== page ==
The Burning (1981)


At first glance, Tony Maylam's The Burning looks like just another Friday the 13th knock-off. At second and third glance, too, actually. That's probably because this 1981 hack-'em-up really IS nothing more than just another Friday the 13th knock-off. But that's not to say it doesn't have its meager charms. First off, it was one of the earliest of the copycats to hit the scene, plus it came packing gore from the the master (Tom Savini) himself, so there's something right there the horror freaks can get behind.

But it gets even weirder: Keep your eyes peeled during the chatty bits (and there are plenty of 'em) and you'll see some early work from Jason Alexander, Fisher Stevens, Holly Hunter, and Brian Backer (aka the weird kid from Fast Times at Ridgemont High who went on to be a Tony Award-winner). So there's some added amusement right there. But when you also consider that The Burning was produced and co-written by Bob and Harvey Weinstein (yes, those Weinsteins), edited by Jack (The Hidden) Sholder, scored by "Yes" keyboardist Rick Wakeman. Jeez, the fact that uber-producer Brad Grey gets "story by" credit is just another piece of old-school horror weirdness.

So the behind-the-scenes story is colorful enough, but what about the onscreen antics? Well, if you're a fan of the early days of slasher-mania, you'll probably want to add The Burning to your "seen it" list. Whether or not it deserves a spot in the grand collection is entirely up to you. Plot-wise, the drill couldn't be simpler: A freaky camp caretaker gets accidentally burned alive by some jerky campers, so when a bunch of new young idiots show up several years later -- guess who comes a'callin? Yep, the melty-faced and shears-wielding stalker known as "Cropsy." The body count is admirably high, the splat comes fast and furious, and the whole dang formula feels strangely comfortable after all these years.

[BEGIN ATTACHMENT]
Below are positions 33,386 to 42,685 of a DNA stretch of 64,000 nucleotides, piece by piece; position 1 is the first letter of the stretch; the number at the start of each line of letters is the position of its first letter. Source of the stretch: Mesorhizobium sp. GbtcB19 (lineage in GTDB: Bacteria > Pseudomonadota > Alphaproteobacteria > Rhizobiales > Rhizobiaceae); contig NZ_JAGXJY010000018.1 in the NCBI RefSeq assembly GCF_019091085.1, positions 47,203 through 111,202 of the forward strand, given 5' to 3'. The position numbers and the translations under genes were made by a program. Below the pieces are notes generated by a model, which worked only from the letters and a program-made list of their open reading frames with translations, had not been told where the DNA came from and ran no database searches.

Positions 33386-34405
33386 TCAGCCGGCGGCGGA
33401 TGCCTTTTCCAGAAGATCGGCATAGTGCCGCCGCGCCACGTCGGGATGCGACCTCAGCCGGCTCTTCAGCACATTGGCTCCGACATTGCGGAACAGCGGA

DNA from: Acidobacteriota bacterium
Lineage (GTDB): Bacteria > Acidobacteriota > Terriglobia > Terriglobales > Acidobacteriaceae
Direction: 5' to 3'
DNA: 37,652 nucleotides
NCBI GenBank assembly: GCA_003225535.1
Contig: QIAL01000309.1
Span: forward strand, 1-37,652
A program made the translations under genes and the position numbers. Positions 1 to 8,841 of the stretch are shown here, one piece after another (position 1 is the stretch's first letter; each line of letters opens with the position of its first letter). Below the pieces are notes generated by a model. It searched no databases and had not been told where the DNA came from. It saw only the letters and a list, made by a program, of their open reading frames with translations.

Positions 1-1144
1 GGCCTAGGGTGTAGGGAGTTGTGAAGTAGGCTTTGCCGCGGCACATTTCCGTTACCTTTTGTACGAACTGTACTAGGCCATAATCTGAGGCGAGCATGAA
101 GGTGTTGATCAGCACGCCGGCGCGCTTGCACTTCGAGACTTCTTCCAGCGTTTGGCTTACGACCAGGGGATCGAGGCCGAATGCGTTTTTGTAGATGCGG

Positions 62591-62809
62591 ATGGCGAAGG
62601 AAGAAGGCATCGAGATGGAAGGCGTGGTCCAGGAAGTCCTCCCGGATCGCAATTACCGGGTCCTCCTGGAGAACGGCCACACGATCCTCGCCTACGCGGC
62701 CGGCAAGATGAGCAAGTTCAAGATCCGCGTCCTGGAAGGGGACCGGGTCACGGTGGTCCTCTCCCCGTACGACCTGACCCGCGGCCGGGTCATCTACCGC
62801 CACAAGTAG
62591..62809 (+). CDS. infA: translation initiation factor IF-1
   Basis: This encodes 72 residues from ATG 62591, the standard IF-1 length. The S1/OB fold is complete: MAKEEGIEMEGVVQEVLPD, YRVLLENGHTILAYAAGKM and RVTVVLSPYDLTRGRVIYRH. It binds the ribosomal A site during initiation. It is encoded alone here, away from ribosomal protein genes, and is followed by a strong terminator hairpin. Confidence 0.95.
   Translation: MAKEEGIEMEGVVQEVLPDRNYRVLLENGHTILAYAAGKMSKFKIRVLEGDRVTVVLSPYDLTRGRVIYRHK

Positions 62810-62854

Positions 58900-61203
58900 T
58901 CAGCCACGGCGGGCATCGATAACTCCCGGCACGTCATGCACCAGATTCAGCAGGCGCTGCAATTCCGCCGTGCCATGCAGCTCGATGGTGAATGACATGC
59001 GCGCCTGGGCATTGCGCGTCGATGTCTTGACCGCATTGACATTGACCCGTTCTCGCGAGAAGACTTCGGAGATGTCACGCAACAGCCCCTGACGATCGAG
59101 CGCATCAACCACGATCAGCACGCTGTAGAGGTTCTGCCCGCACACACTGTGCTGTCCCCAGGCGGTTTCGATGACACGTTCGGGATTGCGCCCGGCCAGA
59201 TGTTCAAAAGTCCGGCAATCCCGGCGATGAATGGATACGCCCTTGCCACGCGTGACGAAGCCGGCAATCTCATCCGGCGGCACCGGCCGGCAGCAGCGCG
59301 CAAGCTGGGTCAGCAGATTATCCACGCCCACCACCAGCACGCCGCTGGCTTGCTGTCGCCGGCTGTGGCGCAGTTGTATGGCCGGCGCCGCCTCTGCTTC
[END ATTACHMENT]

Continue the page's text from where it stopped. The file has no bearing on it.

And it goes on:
The flick ambles around aimlessly for a good 30-some minutes before Savini gets a chance to shine. Once all the pointless character development and "time filler" chit-chat is over with, Cropsy pops up and commits all sorts of gory acts. Suspense and tension are in sadly short supply, but if you like your scares to be sudden, shocking, and splattery, then you'll like what's offered here. (The "canoe" sequence is justifiably infamous among the old-school gorehounds, and for good reason! It's nuts!) And here's what makes this release a little extra-special: The DVD case says Rated R on the back, but make no mistake. The 2007 MGM DVD release of The Burning is the full and uncut version, complete with all the gore you missed in the old VHS version.

And hey, some cool extras too! Director Tony Maylam and film critic Alan Jones sit down for a semi-dry-but-quite informative audio commentary. If you're a slasher historian, you'll enjoy the track. Also included is a 12-minute featurette in which slash-master Tom Savini shares his recollections from The Burning. Yep, the fuzzy old theatrical trailer is also included.

Bottom Line: Raise your hand if you own at least three of the Friday the 13th movies on DVD. OK, if you've got your hand up, you'll want to track this new Burning DVD down and give the flick a spin. And the collectors (like me) have another gory ol' guilty pleasure to add to their collection. Good job to MGM for delivering the flick uncut, good-lookin' and packing a few extra treats.